From O'Connell to Pearse and beyond, our Anglophile instincts remain intact
All of our past political titans have been indelibly marked by our nearest neighbour, says John Paul McCarthy
'The world is large," President Kennedy told Dail Eireann in 1963, "when its weary leagues two loving hearts divide, but the world is small when your enemy is loose on the other side."
He was, of course, referring to the tensions that were an inseparable part of that far off world of Checkpoint Charlie, DefCon 1 and Uncle Ho, but he might also have been referring to the Anglo-Irish relationship.
Paddy Harte's recent eloquent letter in this newspaper looked forward with confidence to the imminent arrival of Queen Elizabeth, and he reminded us that though we lurched out of the Commonwealth in 1949, we never quite extinguished our Anglophile instincts.
Justice Holmes cautioned severe-minded young men to remember that a page of history is more valuable than a whole volume of logic, and this insight resonates still when we try to assess our complex attitude towards monarchy and British culture generally.
All of our past political titans have been indelibly marked by our nearest neighbour, a fact that makes the Queen's visit all the more appropriate and necessary.
Daniel O'Connell may have been derided by blow-hard Tories as the "king of the beggars" and a masquerading mob-orator who had violence in his heart, but his greatest biographer, Oliver MacDonagh, showed that Irish-speaking Dan was very British in style and temperament.
Dan's populist style was moulded and polished by exposure to early 19th century British Radical politics, as practised by the Chartists and the wily Benthamites who dreamed of perfect prisons and the creation of a new Adam through the utilitarian principle.
Dan used to say in old age -- with Catholic Emancipation safely in his box -- that his mature political ideas were the product of the shambolic Hardy treason trial in London in the 1790s. (Hardy got off and was carried through the streets in exultation)
The roar and dazzle of Victorian dissent also thrilled Dan, especially when they trained their guns on the slave trade in the 1820s.
In his final, fateful confrontation with Young Ireland over secularism and violence, Dan also took a very British line on cultural politics in general. The Young Irelanders wanted to privatise culture, but Daniel O'Connell insisted on applying British parliamentary rules to cultural conundrums.
And for him, a Catholic majority should be able to have its way on education issues especially.
Parnell had a disastrous time at Cambridge, but his extraordinary career was also nourished by the cultural and intellectual riches of Victorian Britain.
Bishops often grumbled in the 1870s about Parnell's addiction to John Stuart Mill quotations.
And in a series of important speeches in the early 1880s, as he tightened the Home Rule noose around Gladstone's elderly neck, Parnell became very insistent on talking about the Isle of Man as a precedent for a self-governing island.
The invertebrate Manx assembly was a long way from the austere Republic of the Fenian imagination, but it seemed to interest Parnell even more than the Canadian dominion precedents that dominated much of the discussion in the 1880s.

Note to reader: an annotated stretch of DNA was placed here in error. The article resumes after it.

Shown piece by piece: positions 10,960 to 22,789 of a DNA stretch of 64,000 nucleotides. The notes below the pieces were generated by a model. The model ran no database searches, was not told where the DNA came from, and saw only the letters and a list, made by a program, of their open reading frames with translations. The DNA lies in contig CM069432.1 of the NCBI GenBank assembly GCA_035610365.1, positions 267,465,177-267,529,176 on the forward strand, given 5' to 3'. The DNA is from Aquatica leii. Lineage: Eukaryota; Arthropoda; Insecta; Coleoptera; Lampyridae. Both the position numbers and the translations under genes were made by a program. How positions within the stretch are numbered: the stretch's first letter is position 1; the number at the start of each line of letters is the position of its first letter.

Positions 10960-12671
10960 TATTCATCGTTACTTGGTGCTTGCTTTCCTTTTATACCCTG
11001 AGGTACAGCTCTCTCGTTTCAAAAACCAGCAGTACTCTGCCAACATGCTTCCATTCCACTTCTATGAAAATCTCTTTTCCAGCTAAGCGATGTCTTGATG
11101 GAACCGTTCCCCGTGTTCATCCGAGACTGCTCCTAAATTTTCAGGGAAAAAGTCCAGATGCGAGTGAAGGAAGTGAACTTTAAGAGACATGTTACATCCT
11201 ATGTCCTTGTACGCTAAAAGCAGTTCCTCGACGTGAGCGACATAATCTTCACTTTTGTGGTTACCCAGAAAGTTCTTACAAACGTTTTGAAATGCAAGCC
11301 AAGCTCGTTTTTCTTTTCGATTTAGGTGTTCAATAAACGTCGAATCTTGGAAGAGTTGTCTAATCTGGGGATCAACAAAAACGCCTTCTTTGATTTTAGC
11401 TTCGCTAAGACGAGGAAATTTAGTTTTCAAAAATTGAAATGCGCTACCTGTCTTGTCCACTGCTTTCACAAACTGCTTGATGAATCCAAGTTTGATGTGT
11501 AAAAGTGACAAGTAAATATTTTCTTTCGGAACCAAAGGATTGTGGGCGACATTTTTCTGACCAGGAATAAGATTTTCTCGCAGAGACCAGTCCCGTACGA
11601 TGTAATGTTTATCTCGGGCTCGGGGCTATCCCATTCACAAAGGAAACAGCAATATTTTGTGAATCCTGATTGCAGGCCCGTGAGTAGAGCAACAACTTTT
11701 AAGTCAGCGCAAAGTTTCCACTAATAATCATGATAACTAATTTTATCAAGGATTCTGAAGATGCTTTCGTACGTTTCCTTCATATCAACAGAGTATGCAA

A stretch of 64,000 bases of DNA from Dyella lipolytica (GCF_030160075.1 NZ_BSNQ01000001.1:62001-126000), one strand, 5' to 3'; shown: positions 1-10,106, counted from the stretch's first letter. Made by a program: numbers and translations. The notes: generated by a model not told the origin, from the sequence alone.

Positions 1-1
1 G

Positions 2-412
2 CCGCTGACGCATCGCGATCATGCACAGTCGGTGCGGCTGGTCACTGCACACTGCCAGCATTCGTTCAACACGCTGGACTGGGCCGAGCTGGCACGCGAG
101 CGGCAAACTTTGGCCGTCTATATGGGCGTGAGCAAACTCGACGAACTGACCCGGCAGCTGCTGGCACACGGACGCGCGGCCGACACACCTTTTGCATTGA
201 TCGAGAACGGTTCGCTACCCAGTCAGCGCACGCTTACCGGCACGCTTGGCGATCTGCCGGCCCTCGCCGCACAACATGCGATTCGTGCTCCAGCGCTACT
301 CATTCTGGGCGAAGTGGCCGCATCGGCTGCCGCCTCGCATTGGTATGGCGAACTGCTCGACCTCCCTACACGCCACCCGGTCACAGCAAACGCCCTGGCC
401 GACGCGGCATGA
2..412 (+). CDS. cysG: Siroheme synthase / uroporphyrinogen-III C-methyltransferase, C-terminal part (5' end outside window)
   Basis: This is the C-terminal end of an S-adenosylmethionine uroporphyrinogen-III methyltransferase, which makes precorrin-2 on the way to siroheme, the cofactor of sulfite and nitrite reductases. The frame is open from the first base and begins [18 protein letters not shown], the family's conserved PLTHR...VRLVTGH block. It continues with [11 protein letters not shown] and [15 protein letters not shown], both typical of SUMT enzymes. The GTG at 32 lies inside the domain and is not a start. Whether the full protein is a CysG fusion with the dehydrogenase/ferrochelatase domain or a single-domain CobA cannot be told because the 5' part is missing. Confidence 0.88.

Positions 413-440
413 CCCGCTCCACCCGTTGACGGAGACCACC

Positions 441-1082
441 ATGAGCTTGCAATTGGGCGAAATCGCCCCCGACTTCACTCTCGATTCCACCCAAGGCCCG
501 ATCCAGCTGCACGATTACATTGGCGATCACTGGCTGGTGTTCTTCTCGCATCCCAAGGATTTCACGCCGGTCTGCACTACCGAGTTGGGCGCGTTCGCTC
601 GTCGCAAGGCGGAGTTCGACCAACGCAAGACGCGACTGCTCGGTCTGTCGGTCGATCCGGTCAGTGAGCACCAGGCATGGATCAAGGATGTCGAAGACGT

Though born in Manhattan during President Arthur's tattered reign, de Valera was not very different to O'Connell and Parnell in his Anglophile instincts.
He would, of course, fight a civil war over the difference between dominion status and his more ethereal doctrine of "external association", but that said, it is also important to appreciate his indebtedness to basically British constitutional models.
"External association" assumed practical form in his famous Document No 2, and here we see an attempt to put manners on monarchy that echoed the earlier logic of the great common lawyers Edward Coke and Thomas Hale. He promised to recognise the crown as head of a new association between Ireland and the British empire.
Cathal Brugha and the she-bees around Mary McSwiney shouted betrayal and cried "God for Ireland and a thousand years of history".
Pandit Jawaharlal Nehru knew better though, and recycled External Association in 1949 when he needed a way to synthesise democratic federalism with his belief that some institutional link should be maintained with India's British heritage.
Not even Patrick Pease could escape the lure of Victorian Britain, much though he tried in print!
For all the Anglophobia in his prose, Patrick Pearse unwittingly wrote in the style of Thomas Carlyle, the great Scottish historian of the French Revolution.
And when discussing education reform, Pearse sounded very similar to Matthew Arnold across the channel.
Pearse's radical analysis of Belgian bilingualism and his child-centred pedagogic style were in many ways Irish versions of Arnold's resonant belief that boys should be exposed to "the best that is known and thought in the world".
His comrade-in-arms in the GPO in 1916, Joseph Mary Plunkett, also died wishing destruction on Asquith and the Somme campaign, while dreaming of a Hohenzollern prince in Dublin Castle.
But he too shared Pearse's Anglophilia.
TG4 reminded us recently that Plunkett adored HG Wells -- as did other Fenians like PS O'Hegarty -- and that he liked to boast about winning a roller skating competition in British South Africa.
In greeting the Queen as Paddy Harte suggested, we do more than trudge together along the great highway of exchange.
We reach for the old connection that "proves our almost instinct almost true; What will survive of us is love".
JP McCarthy holds a PhD in history from Oxford.